Why Care About High Blood Pressure
High blood pressure, aka hypertension, is often called a “silent killer” because you can have it but not have symptoms.
This means it’s working round the clock to damage your health, and over time, unchecked high blood pressure significantly increases the risk of having a heart attack, stroke, and other life-threatening conditions.
If you get a physical and it is determined your blood pressure is high or high normal, you can do a lot on your own to lower it.
If hypertension runs in your family or you suspect this is an issue you need to take care of, here are some helpful suggestions. Taking a multi-pronged approach will bring the quickest results, so choose a few from this list that you know you can handle and start taking charge of your health today.
- Eat a Healthier Diet
What you eat impacts your overall health and is a large contributing factor to disease. Two other major factors are genetics and lifestyle habits. The good news is that with smart choices many “bad” inherited genes won’t be expressed if you eat a balanced, rounded diet of vegetables, fruits, whole grains, and lean sources of protein. The Mediterranean diet is a great, moderate choice because it offers variety and you can have a little bit of everything. Choose healthier fats – don’t cut them out altogether – just be mindful of minimizing saturated and trans fats, which are found in processed foods, and especially fast foods. You also want pay attention to added sugars and sodium in whatever you eat. If you don’t already, cooking at home is the best way to control what you consume.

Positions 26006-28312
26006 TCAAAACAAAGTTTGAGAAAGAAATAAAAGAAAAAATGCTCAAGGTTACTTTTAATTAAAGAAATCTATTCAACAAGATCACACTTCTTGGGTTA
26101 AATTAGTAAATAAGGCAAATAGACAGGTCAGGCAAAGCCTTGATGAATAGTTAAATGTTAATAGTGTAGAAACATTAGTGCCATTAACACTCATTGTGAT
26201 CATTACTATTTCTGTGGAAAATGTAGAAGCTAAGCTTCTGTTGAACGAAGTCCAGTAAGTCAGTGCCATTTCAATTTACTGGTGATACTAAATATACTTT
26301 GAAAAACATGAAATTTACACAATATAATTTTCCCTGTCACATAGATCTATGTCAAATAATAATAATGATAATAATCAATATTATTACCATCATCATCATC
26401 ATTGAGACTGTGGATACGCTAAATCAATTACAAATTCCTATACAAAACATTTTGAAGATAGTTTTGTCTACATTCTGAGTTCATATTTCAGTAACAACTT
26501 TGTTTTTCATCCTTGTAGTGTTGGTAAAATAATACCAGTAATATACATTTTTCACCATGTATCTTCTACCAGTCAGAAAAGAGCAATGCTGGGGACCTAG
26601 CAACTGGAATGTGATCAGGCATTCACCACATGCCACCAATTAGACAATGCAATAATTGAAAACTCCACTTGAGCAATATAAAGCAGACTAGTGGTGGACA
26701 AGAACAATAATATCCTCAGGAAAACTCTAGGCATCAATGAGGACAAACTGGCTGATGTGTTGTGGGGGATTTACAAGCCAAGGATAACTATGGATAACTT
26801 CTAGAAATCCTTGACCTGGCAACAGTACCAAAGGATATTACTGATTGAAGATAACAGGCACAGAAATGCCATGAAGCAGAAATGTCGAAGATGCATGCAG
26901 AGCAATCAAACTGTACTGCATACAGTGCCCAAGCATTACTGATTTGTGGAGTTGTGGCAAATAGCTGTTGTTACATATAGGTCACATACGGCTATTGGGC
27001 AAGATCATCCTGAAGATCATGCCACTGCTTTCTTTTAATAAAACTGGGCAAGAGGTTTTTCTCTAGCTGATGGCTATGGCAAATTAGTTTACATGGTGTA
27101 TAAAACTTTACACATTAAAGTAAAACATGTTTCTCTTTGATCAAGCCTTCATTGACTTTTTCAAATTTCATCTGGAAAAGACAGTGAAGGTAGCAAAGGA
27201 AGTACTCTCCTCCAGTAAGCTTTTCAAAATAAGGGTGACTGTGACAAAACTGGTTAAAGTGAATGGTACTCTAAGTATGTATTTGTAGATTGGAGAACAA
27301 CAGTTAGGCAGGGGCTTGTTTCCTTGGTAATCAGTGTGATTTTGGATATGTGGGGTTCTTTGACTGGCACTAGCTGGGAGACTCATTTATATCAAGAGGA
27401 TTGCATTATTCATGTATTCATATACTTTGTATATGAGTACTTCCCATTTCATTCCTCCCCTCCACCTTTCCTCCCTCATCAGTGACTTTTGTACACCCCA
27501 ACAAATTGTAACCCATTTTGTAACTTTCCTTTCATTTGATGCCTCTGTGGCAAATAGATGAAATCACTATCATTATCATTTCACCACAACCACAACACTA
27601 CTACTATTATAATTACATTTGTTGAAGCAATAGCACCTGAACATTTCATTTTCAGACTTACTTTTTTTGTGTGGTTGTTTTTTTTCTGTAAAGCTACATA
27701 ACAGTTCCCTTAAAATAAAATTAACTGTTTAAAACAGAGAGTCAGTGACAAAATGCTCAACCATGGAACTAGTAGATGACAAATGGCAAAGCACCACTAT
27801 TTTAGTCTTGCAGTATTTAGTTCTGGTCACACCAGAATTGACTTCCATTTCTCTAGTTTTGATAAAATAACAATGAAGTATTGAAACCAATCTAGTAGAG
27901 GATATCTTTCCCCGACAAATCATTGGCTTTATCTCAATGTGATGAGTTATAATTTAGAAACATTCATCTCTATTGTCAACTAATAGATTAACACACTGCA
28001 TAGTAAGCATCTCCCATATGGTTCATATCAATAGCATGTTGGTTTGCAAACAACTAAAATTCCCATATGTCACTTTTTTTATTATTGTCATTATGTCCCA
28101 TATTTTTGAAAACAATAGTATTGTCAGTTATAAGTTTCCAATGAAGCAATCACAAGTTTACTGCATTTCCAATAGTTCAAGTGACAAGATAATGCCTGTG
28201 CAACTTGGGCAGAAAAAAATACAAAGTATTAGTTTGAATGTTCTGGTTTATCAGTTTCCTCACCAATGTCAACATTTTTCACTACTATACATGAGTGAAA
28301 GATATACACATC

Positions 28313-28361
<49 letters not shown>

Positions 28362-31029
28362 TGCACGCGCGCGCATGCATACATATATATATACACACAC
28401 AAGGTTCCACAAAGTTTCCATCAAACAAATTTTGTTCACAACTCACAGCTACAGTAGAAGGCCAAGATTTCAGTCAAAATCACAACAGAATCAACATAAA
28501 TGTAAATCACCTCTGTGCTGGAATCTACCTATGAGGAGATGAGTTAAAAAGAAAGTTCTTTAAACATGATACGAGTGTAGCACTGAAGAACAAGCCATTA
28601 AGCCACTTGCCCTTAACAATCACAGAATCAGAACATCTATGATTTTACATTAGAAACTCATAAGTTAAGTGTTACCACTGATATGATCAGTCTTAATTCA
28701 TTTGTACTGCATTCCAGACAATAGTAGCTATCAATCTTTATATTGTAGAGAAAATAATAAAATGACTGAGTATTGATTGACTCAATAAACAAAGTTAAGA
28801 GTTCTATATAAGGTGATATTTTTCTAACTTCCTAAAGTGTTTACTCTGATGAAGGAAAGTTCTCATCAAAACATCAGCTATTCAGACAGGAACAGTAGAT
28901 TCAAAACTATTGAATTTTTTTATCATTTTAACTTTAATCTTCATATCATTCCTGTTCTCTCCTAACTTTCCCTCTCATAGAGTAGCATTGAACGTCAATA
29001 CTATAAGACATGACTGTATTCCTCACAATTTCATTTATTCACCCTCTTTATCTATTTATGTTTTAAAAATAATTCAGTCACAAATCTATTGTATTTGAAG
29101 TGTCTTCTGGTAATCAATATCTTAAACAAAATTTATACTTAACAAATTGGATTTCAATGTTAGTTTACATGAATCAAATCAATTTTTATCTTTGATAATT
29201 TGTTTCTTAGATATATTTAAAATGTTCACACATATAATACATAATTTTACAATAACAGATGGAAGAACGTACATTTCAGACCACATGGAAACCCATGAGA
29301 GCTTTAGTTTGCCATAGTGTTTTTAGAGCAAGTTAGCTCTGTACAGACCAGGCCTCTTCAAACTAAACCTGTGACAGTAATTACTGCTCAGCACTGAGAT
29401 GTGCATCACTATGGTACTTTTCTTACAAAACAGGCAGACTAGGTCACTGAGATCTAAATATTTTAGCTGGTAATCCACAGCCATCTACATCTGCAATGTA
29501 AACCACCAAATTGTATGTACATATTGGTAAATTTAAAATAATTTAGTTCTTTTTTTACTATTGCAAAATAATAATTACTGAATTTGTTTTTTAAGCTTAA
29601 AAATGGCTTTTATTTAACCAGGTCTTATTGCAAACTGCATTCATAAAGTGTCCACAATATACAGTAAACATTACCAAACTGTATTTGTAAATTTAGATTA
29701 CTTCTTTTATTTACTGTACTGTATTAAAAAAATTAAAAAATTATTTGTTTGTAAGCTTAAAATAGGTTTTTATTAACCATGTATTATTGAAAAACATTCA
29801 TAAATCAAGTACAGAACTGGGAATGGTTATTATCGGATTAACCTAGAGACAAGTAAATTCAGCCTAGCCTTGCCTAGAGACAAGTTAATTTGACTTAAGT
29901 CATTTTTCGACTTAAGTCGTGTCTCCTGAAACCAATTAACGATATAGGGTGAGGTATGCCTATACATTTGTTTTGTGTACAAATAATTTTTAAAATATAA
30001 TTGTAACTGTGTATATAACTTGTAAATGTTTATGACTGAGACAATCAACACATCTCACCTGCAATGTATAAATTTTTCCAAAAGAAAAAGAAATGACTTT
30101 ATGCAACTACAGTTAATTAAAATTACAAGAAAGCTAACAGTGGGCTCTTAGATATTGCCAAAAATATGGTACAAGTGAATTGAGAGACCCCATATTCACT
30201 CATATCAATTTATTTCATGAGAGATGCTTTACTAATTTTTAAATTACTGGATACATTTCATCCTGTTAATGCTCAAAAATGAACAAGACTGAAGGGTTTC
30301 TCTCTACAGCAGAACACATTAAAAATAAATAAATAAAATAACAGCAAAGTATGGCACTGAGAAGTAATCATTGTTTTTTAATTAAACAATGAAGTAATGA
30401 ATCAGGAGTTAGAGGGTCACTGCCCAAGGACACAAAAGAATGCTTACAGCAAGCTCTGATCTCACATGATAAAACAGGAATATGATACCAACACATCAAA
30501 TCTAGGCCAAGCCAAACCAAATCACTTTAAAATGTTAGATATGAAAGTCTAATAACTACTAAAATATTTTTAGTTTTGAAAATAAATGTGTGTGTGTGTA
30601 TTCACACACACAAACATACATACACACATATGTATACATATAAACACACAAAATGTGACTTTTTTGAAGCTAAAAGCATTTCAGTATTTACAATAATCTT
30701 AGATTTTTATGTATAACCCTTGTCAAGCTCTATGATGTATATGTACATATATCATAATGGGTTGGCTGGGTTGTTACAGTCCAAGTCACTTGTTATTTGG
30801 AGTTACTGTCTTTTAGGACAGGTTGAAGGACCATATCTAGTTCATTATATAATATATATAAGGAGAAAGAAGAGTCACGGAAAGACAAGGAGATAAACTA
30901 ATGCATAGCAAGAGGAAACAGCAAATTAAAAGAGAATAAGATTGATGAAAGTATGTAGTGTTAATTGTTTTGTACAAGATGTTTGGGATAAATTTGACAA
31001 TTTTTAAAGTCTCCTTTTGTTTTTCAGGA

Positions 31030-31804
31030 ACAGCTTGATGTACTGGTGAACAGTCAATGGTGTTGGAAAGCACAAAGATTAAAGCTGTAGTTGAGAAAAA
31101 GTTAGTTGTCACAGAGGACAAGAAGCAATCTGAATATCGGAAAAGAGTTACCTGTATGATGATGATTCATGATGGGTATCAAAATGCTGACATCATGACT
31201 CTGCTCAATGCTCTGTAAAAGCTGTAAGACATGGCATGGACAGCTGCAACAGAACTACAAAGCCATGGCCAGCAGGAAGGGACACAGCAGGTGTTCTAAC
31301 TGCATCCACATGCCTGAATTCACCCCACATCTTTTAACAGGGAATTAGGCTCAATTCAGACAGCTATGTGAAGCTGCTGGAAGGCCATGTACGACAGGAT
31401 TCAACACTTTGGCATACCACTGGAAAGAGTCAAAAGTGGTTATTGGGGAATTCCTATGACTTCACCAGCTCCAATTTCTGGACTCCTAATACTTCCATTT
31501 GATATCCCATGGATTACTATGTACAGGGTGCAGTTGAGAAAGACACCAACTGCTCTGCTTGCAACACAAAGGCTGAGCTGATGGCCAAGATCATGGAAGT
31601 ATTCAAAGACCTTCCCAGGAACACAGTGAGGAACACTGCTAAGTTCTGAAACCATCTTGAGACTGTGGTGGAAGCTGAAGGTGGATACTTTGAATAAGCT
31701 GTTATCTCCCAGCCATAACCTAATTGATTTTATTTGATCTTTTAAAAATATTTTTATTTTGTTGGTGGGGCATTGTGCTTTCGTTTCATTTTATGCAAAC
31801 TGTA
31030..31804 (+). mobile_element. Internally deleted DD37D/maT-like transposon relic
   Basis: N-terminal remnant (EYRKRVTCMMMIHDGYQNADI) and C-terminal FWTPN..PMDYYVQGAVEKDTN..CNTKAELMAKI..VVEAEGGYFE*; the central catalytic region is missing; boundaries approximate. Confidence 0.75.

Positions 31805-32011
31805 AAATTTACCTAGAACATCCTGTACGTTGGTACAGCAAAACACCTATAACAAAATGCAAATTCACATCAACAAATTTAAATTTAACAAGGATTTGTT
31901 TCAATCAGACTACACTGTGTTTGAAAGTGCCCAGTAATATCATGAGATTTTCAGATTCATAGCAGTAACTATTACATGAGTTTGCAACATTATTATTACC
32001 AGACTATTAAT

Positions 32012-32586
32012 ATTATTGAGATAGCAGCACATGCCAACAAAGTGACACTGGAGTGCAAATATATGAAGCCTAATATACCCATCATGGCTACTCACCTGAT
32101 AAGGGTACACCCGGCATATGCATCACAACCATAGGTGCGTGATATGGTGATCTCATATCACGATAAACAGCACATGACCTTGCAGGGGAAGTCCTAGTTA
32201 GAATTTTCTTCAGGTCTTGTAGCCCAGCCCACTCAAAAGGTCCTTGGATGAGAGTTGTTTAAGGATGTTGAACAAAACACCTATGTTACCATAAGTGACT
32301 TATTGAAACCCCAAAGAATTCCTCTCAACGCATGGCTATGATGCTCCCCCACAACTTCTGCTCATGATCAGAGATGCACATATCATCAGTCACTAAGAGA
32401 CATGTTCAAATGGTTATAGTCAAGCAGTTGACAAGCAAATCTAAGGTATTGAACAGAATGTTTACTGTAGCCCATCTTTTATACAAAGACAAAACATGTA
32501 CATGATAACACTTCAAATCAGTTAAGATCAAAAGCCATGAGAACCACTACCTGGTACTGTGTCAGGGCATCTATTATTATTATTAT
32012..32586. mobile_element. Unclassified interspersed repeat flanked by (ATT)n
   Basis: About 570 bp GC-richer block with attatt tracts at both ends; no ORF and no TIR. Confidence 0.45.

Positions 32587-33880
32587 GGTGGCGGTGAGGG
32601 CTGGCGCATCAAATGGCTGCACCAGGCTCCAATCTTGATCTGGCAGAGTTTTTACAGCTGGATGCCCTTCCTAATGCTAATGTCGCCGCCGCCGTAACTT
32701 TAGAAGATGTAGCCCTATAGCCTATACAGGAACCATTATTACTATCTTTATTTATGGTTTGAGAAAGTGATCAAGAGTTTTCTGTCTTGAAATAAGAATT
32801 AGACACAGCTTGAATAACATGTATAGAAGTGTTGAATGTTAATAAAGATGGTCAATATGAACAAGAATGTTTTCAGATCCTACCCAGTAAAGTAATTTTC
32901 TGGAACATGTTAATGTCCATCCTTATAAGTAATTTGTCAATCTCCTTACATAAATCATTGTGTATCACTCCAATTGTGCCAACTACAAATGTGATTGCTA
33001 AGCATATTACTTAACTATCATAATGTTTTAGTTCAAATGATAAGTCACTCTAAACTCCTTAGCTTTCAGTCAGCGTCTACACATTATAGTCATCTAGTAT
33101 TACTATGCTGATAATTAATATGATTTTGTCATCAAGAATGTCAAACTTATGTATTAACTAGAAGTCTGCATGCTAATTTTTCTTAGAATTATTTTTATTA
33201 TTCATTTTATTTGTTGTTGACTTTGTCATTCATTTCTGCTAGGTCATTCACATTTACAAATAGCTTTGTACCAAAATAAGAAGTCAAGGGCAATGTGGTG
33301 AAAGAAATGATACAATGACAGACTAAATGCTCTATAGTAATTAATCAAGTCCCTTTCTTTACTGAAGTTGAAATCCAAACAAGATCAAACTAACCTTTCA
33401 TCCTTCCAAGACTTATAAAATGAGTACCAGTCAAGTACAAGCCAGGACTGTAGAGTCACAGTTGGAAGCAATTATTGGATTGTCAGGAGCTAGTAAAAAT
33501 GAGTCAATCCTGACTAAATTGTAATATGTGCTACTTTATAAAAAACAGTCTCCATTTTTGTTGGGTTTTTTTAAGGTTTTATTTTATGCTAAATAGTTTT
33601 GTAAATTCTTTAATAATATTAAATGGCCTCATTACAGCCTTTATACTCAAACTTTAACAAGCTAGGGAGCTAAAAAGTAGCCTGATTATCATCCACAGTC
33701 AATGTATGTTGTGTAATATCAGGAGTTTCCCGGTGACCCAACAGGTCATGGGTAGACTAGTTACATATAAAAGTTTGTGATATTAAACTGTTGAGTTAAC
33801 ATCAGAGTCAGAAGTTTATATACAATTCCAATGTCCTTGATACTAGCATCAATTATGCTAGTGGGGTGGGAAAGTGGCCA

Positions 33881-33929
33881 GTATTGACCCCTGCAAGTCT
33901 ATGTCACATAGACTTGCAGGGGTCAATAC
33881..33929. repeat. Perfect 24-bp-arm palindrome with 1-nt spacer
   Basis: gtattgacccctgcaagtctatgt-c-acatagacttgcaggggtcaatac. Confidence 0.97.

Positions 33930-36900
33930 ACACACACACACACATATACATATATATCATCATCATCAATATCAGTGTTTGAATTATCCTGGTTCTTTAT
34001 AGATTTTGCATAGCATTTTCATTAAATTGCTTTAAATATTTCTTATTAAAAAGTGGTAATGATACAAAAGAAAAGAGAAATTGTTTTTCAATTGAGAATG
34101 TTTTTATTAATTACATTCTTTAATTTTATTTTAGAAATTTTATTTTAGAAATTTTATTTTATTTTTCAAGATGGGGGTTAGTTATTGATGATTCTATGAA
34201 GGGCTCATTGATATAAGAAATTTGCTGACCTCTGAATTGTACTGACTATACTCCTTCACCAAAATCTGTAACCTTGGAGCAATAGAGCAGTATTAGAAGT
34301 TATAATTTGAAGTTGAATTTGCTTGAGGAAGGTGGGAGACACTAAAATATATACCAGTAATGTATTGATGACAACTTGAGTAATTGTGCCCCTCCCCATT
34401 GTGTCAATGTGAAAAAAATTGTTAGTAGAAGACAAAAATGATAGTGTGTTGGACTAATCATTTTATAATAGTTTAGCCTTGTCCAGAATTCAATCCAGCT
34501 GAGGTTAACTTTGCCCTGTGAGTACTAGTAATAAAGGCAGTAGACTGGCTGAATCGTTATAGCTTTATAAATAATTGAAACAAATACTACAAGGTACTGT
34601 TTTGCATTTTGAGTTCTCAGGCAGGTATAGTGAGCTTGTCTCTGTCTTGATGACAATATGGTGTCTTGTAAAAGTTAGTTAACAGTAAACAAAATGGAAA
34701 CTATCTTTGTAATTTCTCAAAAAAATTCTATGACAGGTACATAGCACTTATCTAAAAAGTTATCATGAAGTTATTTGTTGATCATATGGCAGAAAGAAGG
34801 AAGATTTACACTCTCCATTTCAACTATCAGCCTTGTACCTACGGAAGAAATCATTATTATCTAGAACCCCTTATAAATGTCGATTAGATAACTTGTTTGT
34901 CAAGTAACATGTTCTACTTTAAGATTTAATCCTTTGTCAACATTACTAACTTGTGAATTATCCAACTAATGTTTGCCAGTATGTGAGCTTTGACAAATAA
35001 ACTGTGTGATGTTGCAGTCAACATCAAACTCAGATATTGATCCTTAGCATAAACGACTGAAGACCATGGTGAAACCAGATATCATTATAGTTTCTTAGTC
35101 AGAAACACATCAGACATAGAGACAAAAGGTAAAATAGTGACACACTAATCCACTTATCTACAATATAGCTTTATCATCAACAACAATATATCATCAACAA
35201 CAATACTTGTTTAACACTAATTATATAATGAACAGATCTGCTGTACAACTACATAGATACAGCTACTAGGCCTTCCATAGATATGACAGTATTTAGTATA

2. Balance Your Salt and Potassium Intake
The balance of salt and potassium in your body influences blood pressure, Sodium and potassium go together to maintain certain functions at the cell level. They are meant to balance each other.
Pre-packaged foods contain so much salt you will do yourself a favor reaching for foods high in potassium such as salmon, beans, potatoes (white and sweet), greens, bananas, dried apricots, and oranges.
Salt has the characteristic of causing your body to retain fluids. If you have too much salt the retained fluids will increase your blood volume, which puts pressure on the blood vessels. Simple fix: reduce your salt intake. If you like your food salty, taper slowly so you don’t feel deprived, and look for substitutes that give the “kick” without the harm.
Recommended daily amounts in the HEALTHY person are 2,300 mg of salt and 4,700 mg of potassium a day. If you have high blood pressure, it is recommended to limit salt intake to 1,500 mg per day. Consuming more potassium isn’t the answer because like anything else, too much can be harmful. Shoot for a 2:1 ration of potassium and sodium and you’ll be okay.